Sometimes, lessons in management come from unexpected places.
A few weeks ago, Disney announced that Michael Strahan would leave his cohost job on ABC’s Live! with Kelly and Michael to cohost Good Morning America. The news was a complete surprise to cohost Kelly Ripa — such a surprise that she called in sick April 20 in protest and didn’t return for six days.
This is a classic example of how a lack of transparency in an organizational culture can have negative outcomes. We don’t know why ABC chose to withhold Strahan’s departure news from Ripa, but in a recent interview with People, Ripa surmised that management probably just assumed she would be OK with their decision since she had worked at the network for so long.
“Sometimes when you are so comfortable with somebody,” she told People. “You may not give them the same consideration as somebody you're not as comfortable with — a certain formality falls away.”
Building a culture of transparency can help employees — new hires and veterans alike — feel that they’re a bigger part of a company. It also helps employees trust their employer and may have benefits in terms of retention.
And there are plenty of companies out there with transparent cultures. Take social media company Buffer for example — they release revenue figures, share employee salaries, and even show their customers how they spend their money.
Miami Herald workplace columnist Cindy Goodman recently interviewed TINYpulse CEO David Niu about the Ripa-Strahan situation. He underlined the importance of building a culture of workplace transparency with an anecdote about a recent case where he got pushback from a coworker after making a decision without consulting them. They were able to have an open conversation about the issue so that the employee didn’t feel the need to, say, call in sick for six days.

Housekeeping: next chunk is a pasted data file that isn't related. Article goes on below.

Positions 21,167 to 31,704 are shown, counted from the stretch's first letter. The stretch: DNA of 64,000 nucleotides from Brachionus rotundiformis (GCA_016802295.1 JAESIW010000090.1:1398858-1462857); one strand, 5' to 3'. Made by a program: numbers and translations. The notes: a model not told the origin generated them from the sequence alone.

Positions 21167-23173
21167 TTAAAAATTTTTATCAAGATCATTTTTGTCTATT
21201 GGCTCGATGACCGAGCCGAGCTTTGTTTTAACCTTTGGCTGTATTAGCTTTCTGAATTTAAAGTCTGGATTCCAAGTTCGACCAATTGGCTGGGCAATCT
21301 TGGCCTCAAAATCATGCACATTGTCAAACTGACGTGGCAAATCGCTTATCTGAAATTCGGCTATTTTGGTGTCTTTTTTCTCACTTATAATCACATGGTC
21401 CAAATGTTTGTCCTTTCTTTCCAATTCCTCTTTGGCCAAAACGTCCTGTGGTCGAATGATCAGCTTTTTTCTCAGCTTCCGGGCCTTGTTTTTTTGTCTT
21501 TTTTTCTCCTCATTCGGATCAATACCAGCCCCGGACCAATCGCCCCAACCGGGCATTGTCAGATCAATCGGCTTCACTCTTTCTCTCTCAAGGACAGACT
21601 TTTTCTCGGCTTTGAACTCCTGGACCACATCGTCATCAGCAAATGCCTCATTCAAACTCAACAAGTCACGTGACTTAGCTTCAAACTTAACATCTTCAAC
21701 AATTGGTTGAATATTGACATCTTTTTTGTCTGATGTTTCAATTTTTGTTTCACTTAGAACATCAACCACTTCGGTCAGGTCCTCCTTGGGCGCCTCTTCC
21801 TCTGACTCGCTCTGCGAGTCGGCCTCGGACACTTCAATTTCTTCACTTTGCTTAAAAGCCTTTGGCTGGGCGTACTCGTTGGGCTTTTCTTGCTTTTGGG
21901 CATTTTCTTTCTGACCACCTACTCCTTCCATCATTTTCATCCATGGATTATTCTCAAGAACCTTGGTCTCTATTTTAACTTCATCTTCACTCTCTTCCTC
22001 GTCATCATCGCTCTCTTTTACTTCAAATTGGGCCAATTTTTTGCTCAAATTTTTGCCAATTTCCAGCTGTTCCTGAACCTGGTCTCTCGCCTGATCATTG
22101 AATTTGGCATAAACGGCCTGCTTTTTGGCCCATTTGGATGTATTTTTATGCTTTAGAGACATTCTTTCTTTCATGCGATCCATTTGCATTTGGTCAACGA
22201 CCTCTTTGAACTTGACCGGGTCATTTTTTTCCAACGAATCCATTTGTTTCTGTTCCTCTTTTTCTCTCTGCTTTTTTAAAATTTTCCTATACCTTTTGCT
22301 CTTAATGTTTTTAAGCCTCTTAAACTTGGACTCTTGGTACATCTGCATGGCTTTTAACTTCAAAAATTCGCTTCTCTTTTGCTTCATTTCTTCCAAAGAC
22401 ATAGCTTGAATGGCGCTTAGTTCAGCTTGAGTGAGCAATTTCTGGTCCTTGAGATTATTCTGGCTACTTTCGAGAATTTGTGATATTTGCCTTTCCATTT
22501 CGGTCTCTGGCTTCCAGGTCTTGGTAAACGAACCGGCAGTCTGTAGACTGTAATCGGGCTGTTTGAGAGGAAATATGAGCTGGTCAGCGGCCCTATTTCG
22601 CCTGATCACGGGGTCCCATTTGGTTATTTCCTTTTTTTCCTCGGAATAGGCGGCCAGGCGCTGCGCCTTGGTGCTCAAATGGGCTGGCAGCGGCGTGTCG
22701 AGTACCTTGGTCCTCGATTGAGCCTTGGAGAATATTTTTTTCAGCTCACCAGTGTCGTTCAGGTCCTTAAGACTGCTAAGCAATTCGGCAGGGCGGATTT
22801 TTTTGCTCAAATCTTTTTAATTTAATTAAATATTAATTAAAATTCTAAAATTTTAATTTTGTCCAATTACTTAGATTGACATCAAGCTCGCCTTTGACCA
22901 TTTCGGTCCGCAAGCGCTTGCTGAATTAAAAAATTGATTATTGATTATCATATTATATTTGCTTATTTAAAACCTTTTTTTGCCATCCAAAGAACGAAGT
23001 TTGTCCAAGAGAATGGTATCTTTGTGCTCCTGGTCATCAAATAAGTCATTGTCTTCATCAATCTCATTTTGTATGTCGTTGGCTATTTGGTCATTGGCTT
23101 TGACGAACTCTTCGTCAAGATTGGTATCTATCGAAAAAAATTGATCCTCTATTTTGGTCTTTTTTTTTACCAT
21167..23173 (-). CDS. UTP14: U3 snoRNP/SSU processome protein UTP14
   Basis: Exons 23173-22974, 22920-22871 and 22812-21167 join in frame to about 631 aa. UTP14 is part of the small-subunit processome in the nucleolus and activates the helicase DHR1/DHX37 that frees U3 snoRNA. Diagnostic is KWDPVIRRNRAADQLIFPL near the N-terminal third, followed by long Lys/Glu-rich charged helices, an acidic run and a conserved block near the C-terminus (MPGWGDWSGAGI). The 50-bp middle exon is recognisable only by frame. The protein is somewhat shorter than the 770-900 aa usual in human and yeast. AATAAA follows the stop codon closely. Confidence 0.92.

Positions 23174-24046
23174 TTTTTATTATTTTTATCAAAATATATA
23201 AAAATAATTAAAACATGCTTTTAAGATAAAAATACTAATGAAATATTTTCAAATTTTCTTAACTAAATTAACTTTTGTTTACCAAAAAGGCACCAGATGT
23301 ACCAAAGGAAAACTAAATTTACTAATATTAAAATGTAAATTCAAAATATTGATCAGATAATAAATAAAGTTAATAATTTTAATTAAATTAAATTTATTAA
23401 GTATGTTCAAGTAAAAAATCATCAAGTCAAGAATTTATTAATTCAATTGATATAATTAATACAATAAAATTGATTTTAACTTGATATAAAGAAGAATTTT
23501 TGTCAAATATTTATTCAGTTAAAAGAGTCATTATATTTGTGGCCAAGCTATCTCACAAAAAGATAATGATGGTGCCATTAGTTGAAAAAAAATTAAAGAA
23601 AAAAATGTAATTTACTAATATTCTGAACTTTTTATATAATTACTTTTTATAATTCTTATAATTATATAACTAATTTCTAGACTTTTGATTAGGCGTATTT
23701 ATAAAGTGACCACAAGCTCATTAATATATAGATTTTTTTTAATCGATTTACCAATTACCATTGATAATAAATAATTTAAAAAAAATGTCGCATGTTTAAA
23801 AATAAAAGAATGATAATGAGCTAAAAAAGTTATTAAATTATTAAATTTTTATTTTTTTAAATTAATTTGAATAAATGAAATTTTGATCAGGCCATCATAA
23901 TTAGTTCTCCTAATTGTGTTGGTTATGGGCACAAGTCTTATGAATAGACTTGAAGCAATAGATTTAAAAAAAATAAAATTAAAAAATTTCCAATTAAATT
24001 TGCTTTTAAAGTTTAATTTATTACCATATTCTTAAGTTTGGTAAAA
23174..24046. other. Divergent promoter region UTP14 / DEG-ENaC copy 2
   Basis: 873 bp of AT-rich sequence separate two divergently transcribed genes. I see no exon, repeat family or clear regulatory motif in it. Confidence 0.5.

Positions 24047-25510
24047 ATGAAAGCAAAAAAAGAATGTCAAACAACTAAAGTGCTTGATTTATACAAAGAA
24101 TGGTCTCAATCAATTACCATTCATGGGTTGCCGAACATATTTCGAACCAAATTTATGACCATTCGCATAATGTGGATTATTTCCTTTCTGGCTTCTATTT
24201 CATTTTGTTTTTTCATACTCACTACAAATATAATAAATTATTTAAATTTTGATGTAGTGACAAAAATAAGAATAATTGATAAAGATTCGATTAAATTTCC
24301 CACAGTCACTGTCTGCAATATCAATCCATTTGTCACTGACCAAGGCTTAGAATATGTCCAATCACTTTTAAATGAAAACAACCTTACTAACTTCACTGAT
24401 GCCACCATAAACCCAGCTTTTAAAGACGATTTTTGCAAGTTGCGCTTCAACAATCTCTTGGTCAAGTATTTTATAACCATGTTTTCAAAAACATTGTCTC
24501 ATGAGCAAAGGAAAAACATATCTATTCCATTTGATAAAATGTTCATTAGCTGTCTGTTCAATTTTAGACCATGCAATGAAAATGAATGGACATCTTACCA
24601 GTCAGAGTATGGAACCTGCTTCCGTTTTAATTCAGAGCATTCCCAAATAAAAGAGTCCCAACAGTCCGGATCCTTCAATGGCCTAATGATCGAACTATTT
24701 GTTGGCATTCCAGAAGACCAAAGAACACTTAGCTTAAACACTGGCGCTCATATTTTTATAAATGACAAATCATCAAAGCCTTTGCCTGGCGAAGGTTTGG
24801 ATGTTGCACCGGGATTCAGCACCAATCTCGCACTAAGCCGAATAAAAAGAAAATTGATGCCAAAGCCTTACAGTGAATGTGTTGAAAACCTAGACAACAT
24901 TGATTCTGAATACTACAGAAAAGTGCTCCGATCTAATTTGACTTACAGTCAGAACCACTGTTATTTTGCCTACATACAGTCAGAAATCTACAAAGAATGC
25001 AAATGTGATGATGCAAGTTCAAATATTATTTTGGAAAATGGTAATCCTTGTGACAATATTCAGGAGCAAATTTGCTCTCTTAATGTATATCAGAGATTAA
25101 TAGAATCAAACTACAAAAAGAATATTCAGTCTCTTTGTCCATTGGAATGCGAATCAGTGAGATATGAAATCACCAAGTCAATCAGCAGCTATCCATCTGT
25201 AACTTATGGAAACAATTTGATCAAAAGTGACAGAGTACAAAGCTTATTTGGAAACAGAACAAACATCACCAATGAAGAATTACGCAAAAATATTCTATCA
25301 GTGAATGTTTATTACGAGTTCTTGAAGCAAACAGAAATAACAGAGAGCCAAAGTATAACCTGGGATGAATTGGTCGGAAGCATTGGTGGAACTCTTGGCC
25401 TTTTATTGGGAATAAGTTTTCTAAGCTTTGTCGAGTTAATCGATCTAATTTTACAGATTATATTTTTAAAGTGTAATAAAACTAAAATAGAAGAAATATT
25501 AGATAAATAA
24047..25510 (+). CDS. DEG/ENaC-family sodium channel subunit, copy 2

“The [coworker] said to me, ‘That’s a tough decision, and I understand why you made it, but I’m disappointed you weren’t upfront.’ I told him, ‘I will be brutally honest with you, but you have to take it in stride.’ That’s how we operate today.”
That same level of amicability seems absent from the Ripa-Strahan situation. Shortly after the news of Strahan’s departure broke, Disney decided that Strahan would leave Live! four months early. They also apologized — to Strahan, acknowledging they put him in a difficult situation.
“When you're dealing with big business, it’s easy to forget that you’re dealing with people and that people have feelings,” Ripa said in her People interview.
- Building an Organizational Culture of Transparency
- How to Practice Transparency in Decentralized Organizations